APRs, APR review, HUD performance measures, recipient comments on HUD 
reports, remedial actions in the event of substantial noncompliance, 
audits, submission of audit reports, and records retention.
    Following is a section-by-section description of provisions that 
HUD proposes under this rule:

Subpart A

Section 1000.2, Guiding Principles
    Section 1000.2 would be revised to conform it to the provision of 
amended NAHASDA section 2, that the Federal government ``shall'' work 
to provide housing assistance and to assist development of private 
finance mechanisms, and that Federal assistance ``shall'' be provided 
in a manner that recognizes Indian self-determination and self-
governance. Prior to the NAHASDA Reauthorization Act, these provisions 
stated that the Federal government and Federal assistance ``should'' 
comply with the stated principles.
 Section 1000.9, Negotiated Rulemaking
    Section 1000.9 would establish provisions that apply to the 
negotiated rulemaking process that is used under NAHASDA. Paragraph (a) 
would require HUD to appoint representatives of the Federal government 
and representatives of diverse Tribes and program recipients. Paragraph 
(b) would codify the requirement of NAHASDA section 106(b)(2)(C) for 
HUD to initiate negotiated rulemaking within 90 days after enactment of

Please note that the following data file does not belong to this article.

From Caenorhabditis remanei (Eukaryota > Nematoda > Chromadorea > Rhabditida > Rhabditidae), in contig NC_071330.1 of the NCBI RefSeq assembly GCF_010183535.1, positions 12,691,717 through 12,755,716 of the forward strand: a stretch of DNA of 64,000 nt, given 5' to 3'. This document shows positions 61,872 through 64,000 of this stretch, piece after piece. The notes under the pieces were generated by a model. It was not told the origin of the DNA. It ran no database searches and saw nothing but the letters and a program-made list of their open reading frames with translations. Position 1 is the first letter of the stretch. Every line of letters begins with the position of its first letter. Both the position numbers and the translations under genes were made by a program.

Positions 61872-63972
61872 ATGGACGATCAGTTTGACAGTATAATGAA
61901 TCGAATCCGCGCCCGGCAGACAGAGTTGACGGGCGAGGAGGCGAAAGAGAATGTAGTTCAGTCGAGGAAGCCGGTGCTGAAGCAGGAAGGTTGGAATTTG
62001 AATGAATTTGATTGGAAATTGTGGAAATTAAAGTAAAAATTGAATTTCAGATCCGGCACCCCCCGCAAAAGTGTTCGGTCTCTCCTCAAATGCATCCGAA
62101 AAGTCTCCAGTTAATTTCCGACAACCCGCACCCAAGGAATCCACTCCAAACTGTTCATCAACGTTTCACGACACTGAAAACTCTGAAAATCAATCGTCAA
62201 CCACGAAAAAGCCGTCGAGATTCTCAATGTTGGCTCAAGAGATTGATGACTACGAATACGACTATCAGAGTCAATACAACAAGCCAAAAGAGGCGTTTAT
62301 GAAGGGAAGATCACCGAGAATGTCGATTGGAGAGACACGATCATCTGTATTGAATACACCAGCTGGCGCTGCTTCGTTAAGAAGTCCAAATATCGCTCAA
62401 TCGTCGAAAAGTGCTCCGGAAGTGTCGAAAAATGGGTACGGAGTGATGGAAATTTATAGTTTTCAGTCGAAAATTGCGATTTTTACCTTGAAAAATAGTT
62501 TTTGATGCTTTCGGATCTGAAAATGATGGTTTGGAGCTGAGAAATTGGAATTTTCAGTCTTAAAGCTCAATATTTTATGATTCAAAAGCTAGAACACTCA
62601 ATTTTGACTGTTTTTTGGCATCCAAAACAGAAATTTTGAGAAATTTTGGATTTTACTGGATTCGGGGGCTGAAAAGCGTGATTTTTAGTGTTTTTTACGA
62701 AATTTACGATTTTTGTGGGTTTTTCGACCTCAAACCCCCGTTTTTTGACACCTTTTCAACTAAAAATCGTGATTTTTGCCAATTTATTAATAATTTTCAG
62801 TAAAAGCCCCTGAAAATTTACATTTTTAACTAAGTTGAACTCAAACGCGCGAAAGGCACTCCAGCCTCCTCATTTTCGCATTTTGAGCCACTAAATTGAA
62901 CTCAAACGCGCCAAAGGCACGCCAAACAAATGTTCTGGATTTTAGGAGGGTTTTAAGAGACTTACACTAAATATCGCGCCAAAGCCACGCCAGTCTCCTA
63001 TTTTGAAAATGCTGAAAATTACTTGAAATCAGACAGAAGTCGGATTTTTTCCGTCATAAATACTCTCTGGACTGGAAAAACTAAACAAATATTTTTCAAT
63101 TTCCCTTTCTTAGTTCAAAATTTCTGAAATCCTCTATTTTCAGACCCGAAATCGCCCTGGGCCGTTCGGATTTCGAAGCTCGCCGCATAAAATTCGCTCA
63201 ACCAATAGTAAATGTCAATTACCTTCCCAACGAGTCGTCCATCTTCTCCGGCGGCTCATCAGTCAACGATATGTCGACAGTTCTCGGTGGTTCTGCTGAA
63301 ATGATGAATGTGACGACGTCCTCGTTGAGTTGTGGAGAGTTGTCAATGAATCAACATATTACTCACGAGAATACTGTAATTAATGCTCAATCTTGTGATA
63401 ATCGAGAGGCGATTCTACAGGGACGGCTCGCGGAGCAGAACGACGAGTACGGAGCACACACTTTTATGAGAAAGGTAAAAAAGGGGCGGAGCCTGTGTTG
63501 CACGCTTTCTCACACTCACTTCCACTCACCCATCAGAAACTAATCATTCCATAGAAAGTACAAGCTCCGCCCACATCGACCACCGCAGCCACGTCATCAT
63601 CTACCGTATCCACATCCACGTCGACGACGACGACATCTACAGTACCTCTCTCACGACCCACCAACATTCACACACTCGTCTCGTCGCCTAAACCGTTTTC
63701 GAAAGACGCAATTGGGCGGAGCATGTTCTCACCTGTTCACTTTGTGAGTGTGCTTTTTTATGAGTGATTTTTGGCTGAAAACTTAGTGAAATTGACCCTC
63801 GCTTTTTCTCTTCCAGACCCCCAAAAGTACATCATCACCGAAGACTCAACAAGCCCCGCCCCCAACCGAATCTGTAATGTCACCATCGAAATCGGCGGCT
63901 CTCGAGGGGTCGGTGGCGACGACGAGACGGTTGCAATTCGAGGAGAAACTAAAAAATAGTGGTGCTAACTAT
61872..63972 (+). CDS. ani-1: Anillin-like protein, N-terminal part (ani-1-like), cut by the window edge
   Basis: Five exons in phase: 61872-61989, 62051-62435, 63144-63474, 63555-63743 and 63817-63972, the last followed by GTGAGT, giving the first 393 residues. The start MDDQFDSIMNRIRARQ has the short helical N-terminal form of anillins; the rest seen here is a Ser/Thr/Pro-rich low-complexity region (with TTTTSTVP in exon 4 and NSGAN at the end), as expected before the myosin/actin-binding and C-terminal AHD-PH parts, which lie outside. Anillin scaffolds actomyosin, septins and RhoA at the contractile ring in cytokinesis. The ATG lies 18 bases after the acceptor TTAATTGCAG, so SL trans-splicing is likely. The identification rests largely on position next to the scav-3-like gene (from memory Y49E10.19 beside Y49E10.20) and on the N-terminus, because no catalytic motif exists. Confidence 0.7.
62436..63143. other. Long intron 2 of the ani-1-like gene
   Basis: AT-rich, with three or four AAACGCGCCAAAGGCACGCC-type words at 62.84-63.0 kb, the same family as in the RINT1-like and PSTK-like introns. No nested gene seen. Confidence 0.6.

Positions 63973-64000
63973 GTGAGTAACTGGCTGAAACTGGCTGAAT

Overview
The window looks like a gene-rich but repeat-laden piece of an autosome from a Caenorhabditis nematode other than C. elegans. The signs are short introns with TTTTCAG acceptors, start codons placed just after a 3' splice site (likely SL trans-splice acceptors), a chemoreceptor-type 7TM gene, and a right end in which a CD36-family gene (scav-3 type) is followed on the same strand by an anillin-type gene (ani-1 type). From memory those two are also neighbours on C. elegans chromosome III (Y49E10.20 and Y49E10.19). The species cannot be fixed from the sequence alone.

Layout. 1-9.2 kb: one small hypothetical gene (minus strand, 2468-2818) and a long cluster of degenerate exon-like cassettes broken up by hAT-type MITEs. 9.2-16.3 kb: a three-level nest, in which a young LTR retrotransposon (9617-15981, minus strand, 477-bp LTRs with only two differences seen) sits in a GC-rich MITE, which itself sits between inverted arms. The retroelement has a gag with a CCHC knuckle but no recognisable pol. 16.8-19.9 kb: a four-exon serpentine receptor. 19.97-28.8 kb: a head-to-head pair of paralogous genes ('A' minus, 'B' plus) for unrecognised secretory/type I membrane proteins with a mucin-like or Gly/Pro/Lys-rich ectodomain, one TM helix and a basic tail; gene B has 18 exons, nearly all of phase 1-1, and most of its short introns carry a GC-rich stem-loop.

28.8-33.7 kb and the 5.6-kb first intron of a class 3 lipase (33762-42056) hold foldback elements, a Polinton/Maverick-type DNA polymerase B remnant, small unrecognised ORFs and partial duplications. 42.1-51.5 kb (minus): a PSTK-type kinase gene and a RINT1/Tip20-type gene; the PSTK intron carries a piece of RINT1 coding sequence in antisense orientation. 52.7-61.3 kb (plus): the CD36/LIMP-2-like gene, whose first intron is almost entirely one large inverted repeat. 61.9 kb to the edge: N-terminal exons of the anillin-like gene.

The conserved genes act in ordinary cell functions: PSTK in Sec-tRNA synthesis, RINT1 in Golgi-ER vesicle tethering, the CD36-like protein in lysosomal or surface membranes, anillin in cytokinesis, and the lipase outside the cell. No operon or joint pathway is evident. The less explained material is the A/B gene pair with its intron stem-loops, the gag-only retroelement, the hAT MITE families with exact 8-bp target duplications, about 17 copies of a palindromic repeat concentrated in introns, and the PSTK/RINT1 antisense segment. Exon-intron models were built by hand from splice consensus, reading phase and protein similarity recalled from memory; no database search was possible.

any act reauthorizing NAHASDA, as well as any act that significantly 
amends NAHASDA. Paragraph (c) would provide that negotiated rulemaking 
committees may establish workgroups to develop proposals. Paragraph (d) 
would provide that the committee submits recommended rules to HUD and 
that once HUD determines what rules it will propose, it will publish 
notice of the proposal in the Federal Register. Finally, it would 
provide that the committee and HUD will review public comments before 
HUD makes a determination on the provisions of the final rule.
 Section 1000.10, Definitions
    Section 1000.10(b) would add a new definition of ``housing related 
activities,'' which is used in proposed Sec.  1000.64 with respect to 
permissible use requirements for program income. The proposed 
definition would be modeled, in significant part, on the new statutory 
definition of ``housing related community development.'' Section 
1000.10(b) would codify in regulations the new statutory definition of 
``housing related community development,'' which are those activities 
that may be financed with notes and other obligations guaranteed by HUD 
pursuant to section 601 of NAHASDA. It would revise the existing 
definition of ``Indian Area'' to conform to the amended definition in